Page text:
With one hand LePage gives, the other he takes

Maine has failed many of its residents.

We’ve cut teachers from schools with children who need them.

We’ve cut back on health care when people are sick.

And we’ve made impossible choices to balance state and local budgets during times of recession and hardship.

Today, things are a little different.

Our state is facing massive cuts in health care and education, and increases in property taxes, not because resources are scarce.

Instead, we’re facing these tough decisions because Gov. Paul LePage and his political allies have prioritized tax cuts, which largely benefited the wealthy, ahead of other things, including education, public health and safety.

Right now, Maine has an opportunity to improve access to health care in the state by accepting federal funding to provide insurance to nearly 70,000 people, many of whom have jobs but can’t afford coverage.

The governor has displayed an ever-changing rationale for turning these federal dollars down, including that he’s negotiating with the federal government (no evidence that he is or has), that it will cost Maine money (nonpartisan study says Maine will save $690 million over 10 years) and that it’s welfare (access to health care isn’t a handout, it’s a hand up).

The latest reason is the most hurtful and disingenuous so far.

“I will not entertain any discussions about welfare expansion until these 3,100 disabled and elderly Mainers are taken care of,” the governor said in a press release. “The Legislature has ignored the needs of these citizens for years, but now the Democrats want to expand welfare to able-bodied adults with no children. Not only is that bad public policy, it’s a disgrace.”

While the governor has not discussed in detail exactly whom he’s talking about, and it’s hard to verify his numbers, there are a number of individuals on waiting lists who are desperate for services.

The fact that they are forced to wait is a disgrace.

According to the Maine Department of Health and Human Services, there are 830 people on the waitlist for a Section 21 waiver, which provides home, community and work support for people with intellectual disabilities or autistic disorders

There are another 493 people on a waitlist for Section 29 waiver services. The program supports adults with intellectual disabilities or autistic disorders who either live with their families or on their own. The program is also designed to support members in the workplace.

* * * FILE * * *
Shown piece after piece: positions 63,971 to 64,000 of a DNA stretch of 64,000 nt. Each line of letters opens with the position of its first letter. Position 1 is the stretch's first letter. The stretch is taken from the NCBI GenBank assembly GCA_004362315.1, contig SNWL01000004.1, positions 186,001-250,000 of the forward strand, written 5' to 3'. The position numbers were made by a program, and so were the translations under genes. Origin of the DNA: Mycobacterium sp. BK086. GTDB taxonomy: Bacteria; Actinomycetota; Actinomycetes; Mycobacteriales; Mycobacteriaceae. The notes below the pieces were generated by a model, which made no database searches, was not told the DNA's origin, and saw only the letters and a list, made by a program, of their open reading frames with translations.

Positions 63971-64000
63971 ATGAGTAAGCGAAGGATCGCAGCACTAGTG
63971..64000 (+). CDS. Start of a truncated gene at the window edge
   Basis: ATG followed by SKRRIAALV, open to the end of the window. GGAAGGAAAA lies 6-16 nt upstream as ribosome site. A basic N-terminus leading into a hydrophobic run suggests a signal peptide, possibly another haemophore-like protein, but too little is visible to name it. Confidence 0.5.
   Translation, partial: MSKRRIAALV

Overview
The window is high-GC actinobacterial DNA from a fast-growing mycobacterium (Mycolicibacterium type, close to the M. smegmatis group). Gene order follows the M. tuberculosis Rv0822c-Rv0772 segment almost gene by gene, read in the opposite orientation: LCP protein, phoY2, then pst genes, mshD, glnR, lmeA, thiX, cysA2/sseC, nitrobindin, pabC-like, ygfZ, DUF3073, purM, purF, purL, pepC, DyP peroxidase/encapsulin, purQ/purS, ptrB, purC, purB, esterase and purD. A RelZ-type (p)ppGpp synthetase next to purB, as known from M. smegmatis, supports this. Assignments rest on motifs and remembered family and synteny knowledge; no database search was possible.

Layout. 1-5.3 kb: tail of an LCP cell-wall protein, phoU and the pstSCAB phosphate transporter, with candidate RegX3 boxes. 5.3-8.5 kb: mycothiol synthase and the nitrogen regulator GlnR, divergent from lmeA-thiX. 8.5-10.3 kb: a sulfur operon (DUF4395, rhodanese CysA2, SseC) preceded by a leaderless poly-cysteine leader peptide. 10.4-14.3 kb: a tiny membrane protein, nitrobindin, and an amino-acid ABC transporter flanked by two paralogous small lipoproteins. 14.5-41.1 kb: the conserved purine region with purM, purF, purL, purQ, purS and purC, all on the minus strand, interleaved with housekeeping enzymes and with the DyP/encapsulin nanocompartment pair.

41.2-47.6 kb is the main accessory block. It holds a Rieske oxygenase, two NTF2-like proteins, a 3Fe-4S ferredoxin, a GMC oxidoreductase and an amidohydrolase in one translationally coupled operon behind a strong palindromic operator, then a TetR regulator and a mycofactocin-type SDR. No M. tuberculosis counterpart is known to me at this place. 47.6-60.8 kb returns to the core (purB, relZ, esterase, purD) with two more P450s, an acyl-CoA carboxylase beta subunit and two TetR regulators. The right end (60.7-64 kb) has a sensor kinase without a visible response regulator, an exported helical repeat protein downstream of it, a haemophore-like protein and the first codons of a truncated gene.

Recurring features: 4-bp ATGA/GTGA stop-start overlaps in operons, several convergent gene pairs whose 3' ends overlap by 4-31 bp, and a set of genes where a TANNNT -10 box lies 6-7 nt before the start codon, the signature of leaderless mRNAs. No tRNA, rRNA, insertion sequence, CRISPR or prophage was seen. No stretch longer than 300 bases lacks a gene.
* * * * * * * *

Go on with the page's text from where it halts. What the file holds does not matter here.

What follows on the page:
Section 29 serves many of the same people covered by Section 21. In fact, as of May, of the 830 on the Section 21 waitlist, 459 are receiving services through Section 29.

There are other state funding programs that also have waitlists, including homemaker services.

I agree with the governor that Maine has an obligation to help people suffering from serious disabilities.

Members of the waitlist generally receive health care coverage through Medicaid, but those on the waitlist aren’t getting additional services that they need.

We should stand up and stand with these families, but that doesn’t mean that we should then turn our back on other people who also need assistance.

It’s a false choice, meant to pit one group of people against others. It’s divisive; it’s ugly; and it’s unnecessary.

The waiting lists have nothing to do with whether or not Maine should accept federal funding to provide health insurance to almost 70,000 people.

For the first three years, the federal government would pay 100 percent of the cost for the expansion and then slowly ramp that funding down to 90 percent over several years.

It’s a good deal that would save lives and provide more security to men and women who are working hard and playing by the rules but are unable to afford insurance.

While the governor seems to have found religion on waitlists, that concern may have been sparked by a lawsuit.

Earlier this year, several people who are on the waitlists filed a lawsuit against LePage and the Department of Health and Human Services for failing to provide services mandated under Medicaid.

In reaction, the governor has included increased resources for the waitlist in his budget. Even so, the additional funding won’t solve all the problems with the waitlist, and the governor has proposed no substantive solution to the waitlist problems.

In the same budget, unfortunately, the governor’s budget also includes dangerous cuts to programs that help seniors and adults with disabilities afford their medication. And he’s drawn a line in the shifting sands on expanding health care to others.

With one hand, he gives. With the other, he takes. Apparently, it is the governor – and the governor alone – who decides whom we help and whom we don’t.

There’s no question we should address waiting lists for people with severe disabilities, but the answer isn’t to force others to go without health insurance unnecessarily.